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May 2015 • Online Edition

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State Of Historic Preservation In Denver: Are We Loving Neighborhoods To Death? | Print |  E-mail

By Laurie Dunklee

People in Denver love their historic buildings and neighborhoods.


HISTORIC GRANT AVENUE, BUILT AS GRANT AVENUE METHODIST EPISCOPAL CHURCH in 1908, is the centerpiece of the Grant Avenue Historic District. While the building received more than $300,000 in upgrades a decade ago, more work is needed to complete the revitalization.

Witness the magnetic effect of districts such as LoDo, Highlands and South Pearl Street, drawing businesses and residents to their unique, hip character.

“What we’ve learned in the last 40 years is that preserving historic resources leads the way to economic revitalization,” said Annie Levinsky, executive director of Historic Denver. “It’s an opportunity to leverage our historic identity to become a dynamic city.”

Unfortunately, economic fervor in the short term can work against a neighborhood’s continued success. “Neighborhoods can become so popular that we love them to death,” said Levinsky. “There’s so much development pressure on them that they lose their historic character. It’s important to balance economic growth with preserving place and character, to have a mix of the old with the new.”

Denver has 51 historic districts containing 6,600 buildings, as well as 332 individual historic landmarks. The South Denver neighborhoods (6th to Hampden avenues and Quebec St. to the Platte River) have seven historic districts containing approximately 2,400 total structures.

Successful South Denver historic preservation projects include the Byers School, redesigned for use by the Denver School of Science and Technology; the Fleming House, now home to The Park People and other community groups; and Denver Public Library Ross-Broadway branch, a mid-century modern landmark in the process of designation.

Another success, in Denver’s River North district is The Source on Brighton Blvd., a rehabilitated foundry housing a collective of food artisans and driven by a young creatives group. “The influx of new people to Denver drives some great projects,” said Levinsky.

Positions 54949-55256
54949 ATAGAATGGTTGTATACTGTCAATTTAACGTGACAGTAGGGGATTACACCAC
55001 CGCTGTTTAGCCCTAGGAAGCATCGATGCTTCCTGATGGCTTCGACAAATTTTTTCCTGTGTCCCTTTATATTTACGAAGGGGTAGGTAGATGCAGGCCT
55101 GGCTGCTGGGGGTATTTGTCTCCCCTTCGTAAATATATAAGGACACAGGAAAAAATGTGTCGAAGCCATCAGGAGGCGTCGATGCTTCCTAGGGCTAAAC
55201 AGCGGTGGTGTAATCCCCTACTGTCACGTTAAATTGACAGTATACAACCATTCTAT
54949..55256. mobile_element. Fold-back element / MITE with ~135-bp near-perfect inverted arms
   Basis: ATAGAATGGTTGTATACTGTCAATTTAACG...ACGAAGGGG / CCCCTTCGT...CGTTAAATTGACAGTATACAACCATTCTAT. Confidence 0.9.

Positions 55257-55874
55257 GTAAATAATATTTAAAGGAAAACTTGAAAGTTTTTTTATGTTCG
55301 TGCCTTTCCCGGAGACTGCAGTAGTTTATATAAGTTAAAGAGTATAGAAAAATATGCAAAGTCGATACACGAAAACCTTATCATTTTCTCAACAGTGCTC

Historic Grant Avenue, 216 S. Grant St., is the cornerstone of the Grant Avenue Historic District. Built in 1908 as Grant Avenue Methodist Episcopal Church, the community center now welcomes 1,600 people each week as home to more than 25 community (especially arts-related) groups and musical performances.

“The building has been used as a community center continuously for more than 100 years,” said Ken Berve, executive director of Historic Grant Avenue. “The sanctuary’s acoustics were built for music – jazz sounds great in here!”

Berve said the building’s exterior was restored in the mid-2000s with about $300,000 in State Historical Fund grants. He notes much work is needed to complete the restoration and make the building more usable: “We’re still using the boiler installed in 1919, so we need something more efficient. We also need brick restoration on the bell tower, better lighting at the main entrance, painting in the stage area and better handicap access inside.

“The hard reality is the money isn’t as much there as it was before.”

Lack of funds and development pressure are challenges faced by historic preservation projects in Denver. Other obstacles include a lack of visibility and misperceptions about the effects of landmark designation.

Levinsky said that maintaining visibility around historic preservation projects is not easy, despite more people embracing the concept. In the late 1960s, ‘70s and ‘80s, when the movement was getting started, “groups had to oppose demolition by standing in front of buildings,” she said.

“Now historic preservation is more mainstream – more widely understood as a community value. We have a more collaborative approach and a great collection of landmarks and districts already in place. As preservation now often (not always) occurs without as much controversy, it tends to generate fewer media impressions, and this can lead to diminished visibility despite the fact that a lot is happening.

“There could be more preservation happening. We need more discussion in neighborhood planning processes to include preservation as a consideration.”

Andrea Burns, communications director at the City and County of Denver’s Community Planning and Development office, emphasized the importance of neighborhood support: “In Denver, historic preservation is a grassroots effort. Historic designation applications are brought by the public, not the city. We look to communities to tell us what should be preserved. It requires grassroots support and the support of property owners to get historic designation of a district or a landmark,” Burns said.